> that flavor. Daughter didn't like it but husband and I had it on our tacos.


    Chilli beans can just be made with canned beans simmered in a little
    of its juice with chile powder, [Mexican] oregano, diced onion and
    pressed garlic. I do it often. I like using black beans.

    No reason to use Taco Bell taco sauce (which is illegal unless you use
    it on actual Taco Bell food).

    -sw

  16. #16
    sf Guest

    Default Re: Fish tacos

    On Sat, 12 Feb 2011 08:55:56 -0500, George <[email protected]>
    wrote:

    > A "standard" Baja style fish taco always uses breaded fish.


    Is that the major difference between Mexican and California fish
    tacos? Soft shell vs hard shell? What about the condiments?

    --

    Today's mighty oak is just yesterday's nut that held its ground.

  17. #17
    Chemo the Clown Guest

    Default Re: Fish tacos

    On Feb 11, 9:50*pm, spop...@speedymail.org (Steve Pope) wrote:
    > Julie Bove <julieb...@frontier.com> wrote:
    > >How do you make yours? *I had seen them on restaurant menus but never gave
    > >them any thought because I am not a fish lover. *But my mom has ordered them
    > >and the fish was breaded. *Seemed like a lot of carbs to me! *I haveseen
    > >recipes online that call for unbreaded as well as breaded.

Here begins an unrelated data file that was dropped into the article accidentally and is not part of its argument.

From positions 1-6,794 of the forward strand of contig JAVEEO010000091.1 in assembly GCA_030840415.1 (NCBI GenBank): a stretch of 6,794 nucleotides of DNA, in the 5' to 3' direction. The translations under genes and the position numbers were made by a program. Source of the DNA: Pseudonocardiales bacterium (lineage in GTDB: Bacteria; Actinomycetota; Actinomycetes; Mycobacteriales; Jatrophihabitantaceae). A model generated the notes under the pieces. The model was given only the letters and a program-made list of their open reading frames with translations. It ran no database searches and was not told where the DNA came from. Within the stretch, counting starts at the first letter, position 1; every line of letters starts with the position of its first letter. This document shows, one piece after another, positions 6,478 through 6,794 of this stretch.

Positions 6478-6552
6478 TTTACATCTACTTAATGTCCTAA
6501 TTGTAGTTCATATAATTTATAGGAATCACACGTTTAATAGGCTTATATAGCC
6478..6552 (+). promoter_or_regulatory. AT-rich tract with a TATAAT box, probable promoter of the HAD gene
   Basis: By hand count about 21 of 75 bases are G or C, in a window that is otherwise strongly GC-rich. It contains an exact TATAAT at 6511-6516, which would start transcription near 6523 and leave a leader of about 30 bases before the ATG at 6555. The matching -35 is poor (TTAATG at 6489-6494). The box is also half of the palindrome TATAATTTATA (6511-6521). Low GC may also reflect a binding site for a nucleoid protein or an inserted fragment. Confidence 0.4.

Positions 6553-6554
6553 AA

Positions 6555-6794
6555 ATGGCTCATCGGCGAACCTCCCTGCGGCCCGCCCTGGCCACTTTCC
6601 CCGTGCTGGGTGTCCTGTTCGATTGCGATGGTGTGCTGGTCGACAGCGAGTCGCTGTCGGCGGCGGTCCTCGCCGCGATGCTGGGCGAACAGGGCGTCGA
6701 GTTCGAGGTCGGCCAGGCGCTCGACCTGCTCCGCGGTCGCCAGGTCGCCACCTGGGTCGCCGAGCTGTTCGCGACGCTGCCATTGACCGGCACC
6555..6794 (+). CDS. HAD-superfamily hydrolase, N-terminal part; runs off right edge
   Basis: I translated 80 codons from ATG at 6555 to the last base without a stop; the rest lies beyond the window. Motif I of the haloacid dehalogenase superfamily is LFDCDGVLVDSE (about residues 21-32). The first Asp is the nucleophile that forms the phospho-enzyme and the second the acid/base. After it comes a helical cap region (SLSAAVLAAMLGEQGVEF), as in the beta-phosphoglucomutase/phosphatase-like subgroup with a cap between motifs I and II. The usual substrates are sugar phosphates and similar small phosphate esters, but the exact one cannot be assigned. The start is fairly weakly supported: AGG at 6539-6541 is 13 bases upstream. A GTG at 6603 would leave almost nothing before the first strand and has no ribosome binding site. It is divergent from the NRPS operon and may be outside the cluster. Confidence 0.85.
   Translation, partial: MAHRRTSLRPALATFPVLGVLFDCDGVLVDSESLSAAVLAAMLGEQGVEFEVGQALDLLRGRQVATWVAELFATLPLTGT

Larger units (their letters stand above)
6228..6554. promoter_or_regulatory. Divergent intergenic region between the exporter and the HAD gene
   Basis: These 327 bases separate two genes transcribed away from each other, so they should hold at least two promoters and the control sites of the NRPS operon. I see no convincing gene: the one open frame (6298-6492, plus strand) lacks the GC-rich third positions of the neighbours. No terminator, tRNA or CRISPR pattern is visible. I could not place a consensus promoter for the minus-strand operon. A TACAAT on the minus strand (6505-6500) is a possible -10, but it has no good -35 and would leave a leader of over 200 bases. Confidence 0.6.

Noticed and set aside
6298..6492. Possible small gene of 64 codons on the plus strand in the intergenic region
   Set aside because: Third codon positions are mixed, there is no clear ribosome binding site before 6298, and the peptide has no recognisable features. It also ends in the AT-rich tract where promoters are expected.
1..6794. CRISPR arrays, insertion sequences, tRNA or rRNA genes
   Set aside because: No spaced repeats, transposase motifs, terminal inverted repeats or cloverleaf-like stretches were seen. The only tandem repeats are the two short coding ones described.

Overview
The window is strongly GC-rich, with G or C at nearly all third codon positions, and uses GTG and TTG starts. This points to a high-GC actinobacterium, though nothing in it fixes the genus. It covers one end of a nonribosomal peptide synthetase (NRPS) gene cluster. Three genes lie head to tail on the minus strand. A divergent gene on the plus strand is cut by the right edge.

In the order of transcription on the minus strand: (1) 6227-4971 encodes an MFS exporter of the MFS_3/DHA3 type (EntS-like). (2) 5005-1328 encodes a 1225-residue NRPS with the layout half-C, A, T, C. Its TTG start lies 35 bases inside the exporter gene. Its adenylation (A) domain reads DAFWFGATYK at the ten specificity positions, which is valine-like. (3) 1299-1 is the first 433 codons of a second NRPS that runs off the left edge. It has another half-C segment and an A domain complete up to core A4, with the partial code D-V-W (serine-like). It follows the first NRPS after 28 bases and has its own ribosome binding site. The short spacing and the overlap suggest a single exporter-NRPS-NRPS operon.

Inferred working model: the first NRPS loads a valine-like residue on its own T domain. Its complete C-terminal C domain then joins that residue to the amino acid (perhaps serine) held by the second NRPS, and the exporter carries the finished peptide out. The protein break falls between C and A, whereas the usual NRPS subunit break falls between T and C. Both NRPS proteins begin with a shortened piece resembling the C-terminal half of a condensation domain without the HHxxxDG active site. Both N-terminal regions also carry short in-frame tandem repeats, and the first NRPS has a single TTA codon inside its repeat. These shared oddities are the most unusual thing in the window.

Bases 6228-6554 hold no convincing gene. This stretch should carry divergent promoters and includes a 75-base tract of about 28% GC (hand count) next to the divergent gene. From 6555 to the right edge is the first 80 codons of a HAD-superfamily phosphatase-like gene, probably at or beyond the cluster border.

>
    > >Then I saw that ad on TV where they used fish sticks in a hard shell.
    > >That's what I made for dinner tonight for husband and daughter. *They both
    > >loved them. *One fish stick was broken. *I gave that to the cat who also
    > >loved it.

    >
    > >I had bean tacos myself. *And I found the taste I've been looking for!*I
    > >made a post some time back asking about how to get the taste of canned chili
    > >beans in sauce without all the sugar. *Taco Bell Table Sauce. *Yep! *It's
    > >that flavor. *Daughter didn't like it but husband and I had it on our tacos.

    >
    > >Now I have another quick meal to make.

    >
    > >So how do you do the fish for your tacos? *Assuming you eat them...

    >
    > I've probably talked about this before, but I prefer pan-fried Alaska
    > halibut for fish tacos. *There are variations on battering but I
    > use egg white / flour / chili powder / lemon zest in some form.